Introduction: The Hypothesis Tested
Way back in 2008 I asked the question whether the offering is an element or a circumstance of worship or neither? I argued that the offering is neither an element nor a circumstance and thus raised the question of the legitimacy of the offering as an element of worship.
One of the stronger practical arguments for retaining the offering as a part of worship.
One of the strongest practical arguments for taking an offering during the worship service has been that, of we do not, then the financial support of the congregation will decrease. Across the USA, because of Covid regulations, many congregations have had an opportunity to test that theory. Many congregations have not been receiving offerings during the service. In our congregation, makeshift boxes have been used to collect offerings in the back of the church. Other congregations have received offerings electronically. So, what happened? I have not conducted a scientific survey so what follows is merely anecdotal and not conclusive. Nevertheless, Churches seem to be finding that passing an offering plate during the service is not necessary to the financial well being of the congregation. It seems as though congregations adapted to the new system and have continued to support the church. For the sake of discussion, let us assume this to be generally true.
We know that alms were received on the way into the (Matt 6:2–4; Acts 3:2, 3). There are references to benevolent offerings being taken by the church (e.g., Rom 15:26). Paul exhorted the Corinthians to support the benevolent (diaconal) ministry of the churches (2 Cor 9:6–15) and he wrote an entire epistle to the Philippians to thank them for their generous financial support of his ministry but there is no clear evidence of a general or benevolent fund offering being received during worship services in the New Testament. The pattern of making an offering at the door of the temple suggests that perhaps the New Testament church followed that pattern.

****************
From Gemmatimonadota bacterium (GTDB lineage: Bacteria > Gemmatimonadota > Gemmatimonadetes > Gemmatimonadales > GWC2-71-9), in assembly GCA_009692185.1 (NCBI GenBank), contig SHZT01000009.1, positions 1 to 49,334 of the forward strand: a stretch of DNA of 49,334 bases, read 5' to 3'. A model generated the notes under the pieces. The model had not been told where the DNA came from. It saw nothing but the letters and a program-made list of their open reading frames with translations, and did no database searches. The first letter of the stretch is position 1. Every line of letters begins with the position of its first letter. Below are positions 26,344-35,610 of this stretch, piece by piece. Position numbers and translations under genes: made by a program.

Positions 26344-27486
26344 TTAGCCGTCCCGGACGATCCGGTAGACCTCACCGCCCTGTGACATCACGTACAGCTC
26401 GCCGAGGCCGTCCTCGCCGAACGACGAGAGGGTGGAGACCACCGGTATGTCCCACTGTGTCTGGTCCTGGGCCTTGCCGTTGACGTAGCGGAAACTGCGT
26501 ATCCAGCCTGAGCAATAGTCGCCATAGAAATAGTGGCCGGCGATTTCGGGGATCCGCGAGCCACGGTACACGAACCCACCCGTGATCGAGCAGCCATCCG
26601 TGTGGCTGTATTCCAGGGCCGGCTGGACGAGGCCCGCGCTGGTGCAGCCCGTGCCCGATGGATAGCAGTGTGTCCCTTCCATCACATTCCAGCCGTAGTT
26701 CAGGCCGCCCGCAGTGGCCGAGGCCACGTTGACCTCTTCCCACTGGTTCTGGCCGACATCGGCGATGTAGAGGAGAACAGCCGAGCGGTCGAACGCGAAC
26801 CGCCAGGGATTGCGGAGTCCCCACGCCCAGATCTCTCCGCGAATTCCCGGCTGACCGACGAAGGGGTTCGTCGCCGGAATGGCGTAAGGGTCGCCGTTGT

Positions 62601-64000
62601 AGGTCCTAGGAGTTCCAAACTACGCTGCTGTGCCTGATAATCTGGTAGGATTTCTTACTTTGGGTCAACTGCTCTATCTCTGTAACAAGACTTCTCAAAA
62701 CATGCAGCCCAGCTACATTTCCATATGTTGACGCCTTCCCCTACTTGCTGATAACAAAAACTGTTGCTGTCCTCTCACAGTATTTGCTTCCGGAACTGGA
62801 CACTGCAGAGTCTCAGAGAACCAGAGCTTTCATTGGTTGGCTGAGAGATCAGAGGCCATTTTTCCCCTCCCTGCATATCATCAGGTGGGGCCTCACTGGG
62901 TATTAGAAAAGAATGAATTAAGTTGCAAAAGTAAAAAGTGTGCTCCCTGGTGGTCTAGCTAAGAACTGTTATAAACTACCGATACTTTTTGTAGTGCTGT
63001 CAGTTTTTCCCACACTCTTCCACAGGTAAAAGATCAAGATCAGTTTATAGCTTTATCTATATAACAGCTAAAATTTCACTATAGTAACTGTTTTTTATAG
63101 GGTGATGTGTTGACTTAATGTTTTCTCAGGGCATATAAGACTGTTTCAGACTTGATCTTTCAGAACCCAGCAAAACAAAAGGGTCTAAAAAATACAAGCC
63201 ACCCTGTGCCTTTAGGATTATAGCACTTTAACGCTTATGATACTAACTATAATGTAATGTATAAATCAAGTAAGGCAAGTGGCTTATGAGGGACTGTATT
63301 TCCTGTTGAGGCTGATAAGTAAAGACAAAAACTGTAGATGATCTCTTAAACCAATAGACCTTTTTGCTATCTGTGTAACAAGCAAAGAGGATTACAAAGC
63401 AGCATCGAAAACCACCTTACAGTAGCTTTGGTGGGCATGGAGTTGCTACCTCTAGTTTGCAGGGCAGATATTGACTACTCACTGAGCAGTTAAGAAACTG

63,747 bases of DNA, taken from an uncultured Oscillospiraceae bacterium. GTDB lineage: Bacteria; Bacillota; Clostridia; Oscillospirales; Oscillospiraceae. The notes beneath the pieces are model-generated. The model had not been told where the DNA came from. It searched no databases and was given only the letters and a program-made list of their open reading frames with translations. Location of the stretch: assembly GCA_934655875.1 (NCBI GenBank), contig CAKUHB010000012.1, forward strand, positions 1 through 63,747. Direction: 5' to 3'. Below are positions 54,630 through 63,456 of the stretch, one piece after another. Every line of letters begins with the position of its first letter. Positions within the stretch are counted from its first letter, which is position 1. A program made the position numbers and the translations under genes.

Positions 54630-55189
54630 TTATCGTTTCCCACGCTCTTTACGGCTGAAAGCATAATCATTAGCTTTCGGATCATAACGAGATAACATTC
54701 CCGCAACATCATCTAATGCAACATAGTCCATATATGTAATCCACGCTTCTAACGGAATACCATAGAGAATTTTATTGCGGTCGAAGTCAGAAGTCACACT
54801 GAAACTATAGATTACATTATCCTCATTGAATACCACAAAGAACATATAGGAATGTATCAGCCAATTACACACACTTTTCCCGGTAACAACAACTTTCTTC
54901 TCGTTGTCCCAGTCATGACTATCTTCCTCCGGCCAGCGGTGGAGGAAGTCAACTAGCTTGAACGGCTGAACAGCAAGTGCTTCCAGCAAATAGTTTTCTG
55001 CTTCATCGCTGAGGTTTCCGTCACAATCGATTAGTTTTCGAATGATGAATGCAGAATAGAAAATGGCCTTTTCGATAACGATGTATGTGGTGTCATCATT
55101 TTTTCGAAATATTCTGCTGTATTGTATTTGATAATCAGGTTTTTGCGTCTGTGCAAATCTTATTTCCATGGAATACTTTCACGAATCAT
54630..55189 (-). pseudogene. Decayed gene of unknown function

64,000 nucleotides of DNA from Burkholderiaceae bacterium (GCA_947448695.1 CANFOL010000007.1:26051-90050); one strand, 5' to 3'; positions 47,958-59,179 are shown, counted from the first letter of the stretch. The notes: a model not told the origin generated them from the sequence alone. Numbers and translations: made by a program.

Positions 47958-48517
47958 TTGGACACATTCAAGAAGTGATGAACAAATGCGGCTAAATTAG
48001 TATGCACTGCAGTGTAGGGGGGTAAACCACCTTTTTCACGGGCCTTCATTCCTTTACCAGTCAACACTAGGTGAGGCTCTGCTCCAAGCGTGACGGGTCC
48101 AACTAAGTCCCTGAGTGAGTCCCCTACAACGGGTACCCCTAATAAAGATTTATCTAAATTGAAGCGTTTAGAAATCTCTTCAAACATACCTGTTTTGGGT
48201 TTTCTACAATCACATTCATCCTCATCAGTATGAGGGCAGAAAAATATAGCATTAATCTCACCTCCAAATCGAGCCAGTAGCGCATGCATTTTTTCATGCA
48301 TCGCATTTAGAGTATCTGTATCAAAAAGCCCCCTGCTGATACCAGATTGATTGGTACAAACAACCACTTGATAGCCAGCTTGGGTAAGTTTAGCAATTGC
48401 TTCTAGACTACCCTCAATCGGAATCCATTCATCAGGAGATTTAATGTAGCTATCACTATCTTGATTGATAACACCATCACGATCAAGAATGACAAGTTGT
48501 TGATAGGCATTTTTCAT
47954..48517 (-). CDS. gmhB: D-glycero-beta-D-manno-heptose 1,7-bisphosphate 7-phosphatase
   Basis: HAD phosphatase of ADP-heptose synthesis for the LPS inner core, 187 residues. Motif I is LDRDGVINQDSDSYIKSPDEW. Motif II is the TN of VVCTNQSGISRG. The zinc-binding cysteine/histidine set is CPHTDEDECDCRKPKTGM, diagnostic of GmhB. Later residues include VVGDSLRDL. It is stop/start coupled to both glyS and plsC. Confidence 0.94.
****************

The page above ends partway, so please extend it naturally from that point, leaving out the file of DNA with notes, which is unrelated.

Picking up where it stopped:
It is easy to assume that the way we do things is the way they have always been done. Is it the case that the church has always received general fund offerings during the worship service? No, it is not the case. Consider the Strasbourg Liturgy (1545). The Lord’s Supper was observed but there is no place for “the offering.” In this account of the Heidelberg Liturgy (1563) there is a place for an offering but it was not for the general fund but for alms (diaconal or benevolent offering).1 In Calvin’s Genevan liturgy, there was no place for an offering. The benevolent/diaconal offering (alms) were received in a box, in the back of the church.
The American practice of receiving an offering for the general fund is most likely the result of the disestablishment of the church. As a free churches, American congregations adapted by implementing “the offering” as a part of the service.
The principle by which Reformed churches conduct their services is this: we do in worship that which is commanded by God. Calvin called it the “rule of worship.” It is the principle confessed by the Reformed churches in the Heidelberg Catechism (96-98), the Belgic Confession (art. 7), and the Westminster Standards (WCF 21.1). The broad evangelical principle is that of the Anglicans and the Lutherans: we may do in worship whatever is not forbidden. These are two distinct principles.
The principle is grounded in God’s self-disclosure in the 2nd commandment. It is also informed by the formal principle of the Reformation: sola scriptura. Scripture alone is the final authority for the faith and practice of the church.
Elements And Circumstances
Though people regularly make lists of the elements of worship, there are essentially two elements: the Word and prayer. The Word is read, preached, confessed, and made visible in the sacraments. In prayer, God’s people respond to his Word.
When we think of the elements of worship thus it becomes easier to see the dialogical nature of a Reformed worship service. In it God speaks to his people in his Word read, preached, confessed, and made visible and his people respond. Historically we have responded mostly with his Word, since it is sufficient for the Christian faith, life, and worship. We know that prayer is commanded in public worship as our response to God but are offerings?
A circumstance is something dictated by nature. A worship service must meet at a given time, in a given place, and use a given language (or provide translation). These are required by nature. The list of circumstances is really quite short. It does not include, e.g., electricity since services were conducted without electricity for centuries. A convenience is not a circumstance. As I argued originally, an offering is not a logical necessity for worship. We know that from our Covid-era experience.
Responses To Two Objections
Without repeating all the arguments in the original essay, suffice it to say here that, in light of the problems and the anecdotal evidence accumulated during Covid, it is difficult to see a place for the offering in the service. Defenses of the offerings are of two classes: 1. Appeals to the Old Testament; 2. Psychological (subjective).